U.S. airlines have thrown everything including the kitchen sink at trying to make the boarding process more efficient and orderly to no avail, from multiple color-coded boarding zones to bringing in more gate agents to supervise to Southwest’s mad dash to get on the plane. Now, Delta Air Lines is training its focus on something different to speed up boarding: Carry-on bags.
The Atlanta-based airline confirmed to Thrifty Traveler it just began a pilot project designed to encourage more Delta flyers to check their carry-on bags rather than bring them down the jet bridge. For the next month, Delta is sending texts to passengers departing from its Boston (BOS) hub the day of their flight, urging them to check their carry-on bag … for free.
“Just as we’ve tested other airport experience modifications over the years, we are conducting a month-long test on select flights from Boston starting the week of Jan. 31, 2022,” a Delta spokesman said. “Select customers who have shared contact information with Delta will receive a text message before arriving at the airport with a proactive offer to check their carry-on bags. Customers will not be required to pay any additional bag fees associated with checking the carry-on bag.”
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That pilot project is just in Boston for now. Delta didn’t provide much insight into how these tests may expand or what their timeline is for making any long-term changes to boarding processes.
It’s also unclear who will get these offers via text. Is it all Delta flyers who haven’t already added a checked bag to their reservation? Or is only those travelers who have a co-branded Delta credit card in their wallet like the Delta SkyMiles® Gold American Express Card – meaning they’d get free baggage anyway?
“This test is designed to help Delta teams better understand how fewer carry-on bags can positively impact the customer experience – from arriving at the airport through boarding the aircraft,” Delta’s spokesman continued.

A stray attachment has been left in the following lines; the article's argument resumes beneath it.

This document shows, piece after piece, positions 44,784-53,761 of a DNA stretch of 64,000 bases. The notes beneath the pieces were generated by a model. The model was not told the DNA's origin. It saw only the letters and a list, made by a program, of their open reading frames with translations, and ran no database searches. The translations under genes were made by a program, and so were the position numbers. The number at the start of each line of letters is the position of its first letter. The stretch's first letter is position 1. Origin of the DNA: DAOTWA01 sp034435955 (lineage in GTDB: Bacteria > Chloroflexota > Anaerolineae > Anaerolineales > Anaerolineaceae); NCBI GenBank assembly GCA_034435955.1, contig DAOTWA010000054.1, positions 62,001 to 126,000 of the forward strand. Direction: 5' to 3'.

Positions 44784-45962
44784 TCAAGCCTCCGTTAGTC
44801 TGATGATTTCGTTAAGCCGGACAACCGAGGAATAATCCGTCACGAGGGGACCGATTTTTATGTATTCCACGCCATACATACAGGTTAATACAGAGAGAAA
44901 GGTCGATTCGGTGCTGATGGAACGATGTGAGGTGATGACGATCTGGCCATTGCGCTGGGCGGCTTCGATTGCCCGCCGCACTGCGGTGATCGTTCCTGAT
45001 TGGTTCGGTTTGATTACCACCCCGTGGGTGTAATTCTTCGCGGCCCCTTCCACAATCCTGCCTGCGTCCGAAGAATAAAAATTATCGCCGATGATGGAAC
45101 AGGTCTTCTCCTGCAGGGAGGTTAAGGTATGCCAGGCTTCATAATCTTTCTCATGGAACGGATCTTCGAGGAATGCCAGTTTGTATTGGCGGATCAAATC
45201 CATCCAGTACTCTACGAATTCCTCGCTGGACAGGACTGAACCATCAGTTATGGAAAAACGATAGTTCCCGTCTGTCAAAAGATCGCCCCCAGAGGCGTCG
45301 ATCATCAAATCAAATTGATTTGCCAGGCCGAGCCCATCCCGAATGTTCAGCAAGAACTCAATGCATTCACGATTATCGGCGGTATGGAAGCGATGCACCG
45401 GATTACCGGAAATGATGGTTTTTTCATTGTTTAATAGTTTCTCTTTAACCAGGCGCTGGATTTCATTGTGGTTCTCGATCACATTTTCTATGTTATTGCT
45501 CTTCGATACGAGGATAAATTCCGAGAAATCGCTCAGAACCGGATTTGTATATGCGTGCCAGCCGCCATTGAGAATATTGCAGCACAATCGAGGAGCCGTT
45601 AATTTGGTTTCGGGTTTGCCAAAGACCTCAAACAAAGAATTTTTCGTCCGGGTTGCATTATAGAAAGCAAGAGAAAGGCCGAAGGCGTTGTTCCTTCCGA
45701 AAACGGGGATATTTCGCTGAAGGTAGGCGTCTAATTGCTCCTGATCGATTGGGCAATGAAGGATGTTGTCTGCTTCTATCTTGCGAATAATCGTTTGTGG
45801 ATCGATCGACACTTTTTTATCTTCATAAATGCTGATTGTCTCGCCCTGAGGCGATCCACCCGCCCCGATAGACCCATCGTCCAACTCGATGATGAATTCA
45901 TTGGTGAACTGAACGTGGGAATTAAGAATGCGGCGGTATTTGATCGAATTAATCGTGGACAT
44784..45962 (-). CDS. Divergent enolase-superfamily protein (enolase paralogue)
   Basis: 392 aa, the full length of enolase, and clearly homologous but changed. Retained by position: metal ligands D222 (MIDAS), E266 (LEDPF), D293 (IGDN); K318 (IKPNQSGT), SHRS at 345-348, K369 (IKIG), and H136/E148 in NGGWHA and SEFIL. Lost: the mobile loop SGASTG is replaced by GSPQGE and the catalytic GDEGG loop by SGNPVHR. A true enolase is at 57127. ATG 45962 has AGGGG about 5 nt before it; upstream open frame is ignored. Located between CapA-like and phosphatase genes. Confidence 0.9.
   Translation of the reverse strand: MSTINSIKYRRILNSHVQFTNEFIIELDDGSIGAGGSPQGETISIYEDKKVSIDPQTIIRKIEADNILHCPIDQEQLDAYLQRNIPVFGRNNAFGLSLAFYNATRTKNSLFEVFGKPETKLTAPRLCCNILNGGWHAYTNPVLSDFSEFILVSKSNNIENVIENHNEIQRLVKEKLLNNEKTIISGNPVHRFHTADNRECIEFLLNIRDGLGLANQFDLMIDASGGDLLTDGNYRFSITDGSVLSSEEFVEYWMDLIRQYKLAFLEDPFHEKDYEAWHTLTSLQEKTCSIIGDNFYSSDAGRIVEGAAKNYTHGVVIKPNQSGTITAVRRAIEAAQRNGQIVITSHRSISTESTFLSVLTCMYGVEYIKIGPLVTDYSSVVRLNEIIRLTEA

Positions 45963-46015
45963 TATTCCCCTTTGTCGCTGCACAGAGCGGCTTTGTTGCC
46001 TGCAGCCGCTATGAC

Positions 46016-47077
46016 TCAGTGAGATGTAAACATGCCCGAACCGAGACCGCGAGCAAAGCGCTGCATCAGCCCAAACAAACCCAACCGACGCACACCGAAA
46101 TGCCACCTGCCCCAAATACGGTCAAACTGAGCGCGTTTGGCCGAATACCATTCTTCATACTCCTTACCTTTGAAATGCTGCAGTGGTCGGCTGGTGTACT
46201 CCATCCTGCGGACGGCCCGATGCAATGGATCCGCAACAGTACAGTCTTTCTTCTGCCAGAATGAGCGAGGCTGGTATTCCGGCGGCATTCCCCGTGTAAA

Still, it’s hard to see Delta encouraging travelers to check their bags for free on an ongoing basis … because collecting bag fees is big business for the airlines. By charging $30 or more each way, Delta alone made more than $1 billion in bag fees in 2019, according to the Bureau of Transportation Statistics. That’s a lot of revenue Delta would be giving up just to speed up boarding.
On the flipside, there’s no question that carry-on bags slow down the boarding process as passengers struggle to get their bags in a bin or the overhead fills up early. Slower boarding times mean slower turnarounds between flights and more delays, which means fewer flights a day and less revenue. That’s part of the reason why many budget airlines like Spirit and Frontier charge more for a carry-on bag than they do to check a bag.
This is just the latest in Delta’s long string of efforts to tweak and improve the boarding process.
Back in 2019, the airline rolled out a brand new, color-coordinated boarding process with zones that match each traveler’s ticket type: Starting with Delta One and first class and ending with Delta Basic Economy. Amid the pandemic, Delta stuck with a back-to-front boarding order longer than any other U.S. carrier in order to limit how many travelers were passing each other.
And Delta has recently re-launched an in-app system meant to reduce congestion at the gate that tracks the boarding process from zone to zone. It even sends a notification when it’s each traveler’s time to board.
Delta really, really, really wants you to check a bag to help speed up boarding.
Starting in Boston this month, Delta is testing out a new system that offers select travelers the option to check a bag for free rather than bring it onboard as a carry on. We’ll have to see how this plays out – and whether this pilot expands to other markets in the months ahead if it proves effective in speeding up the boarding process.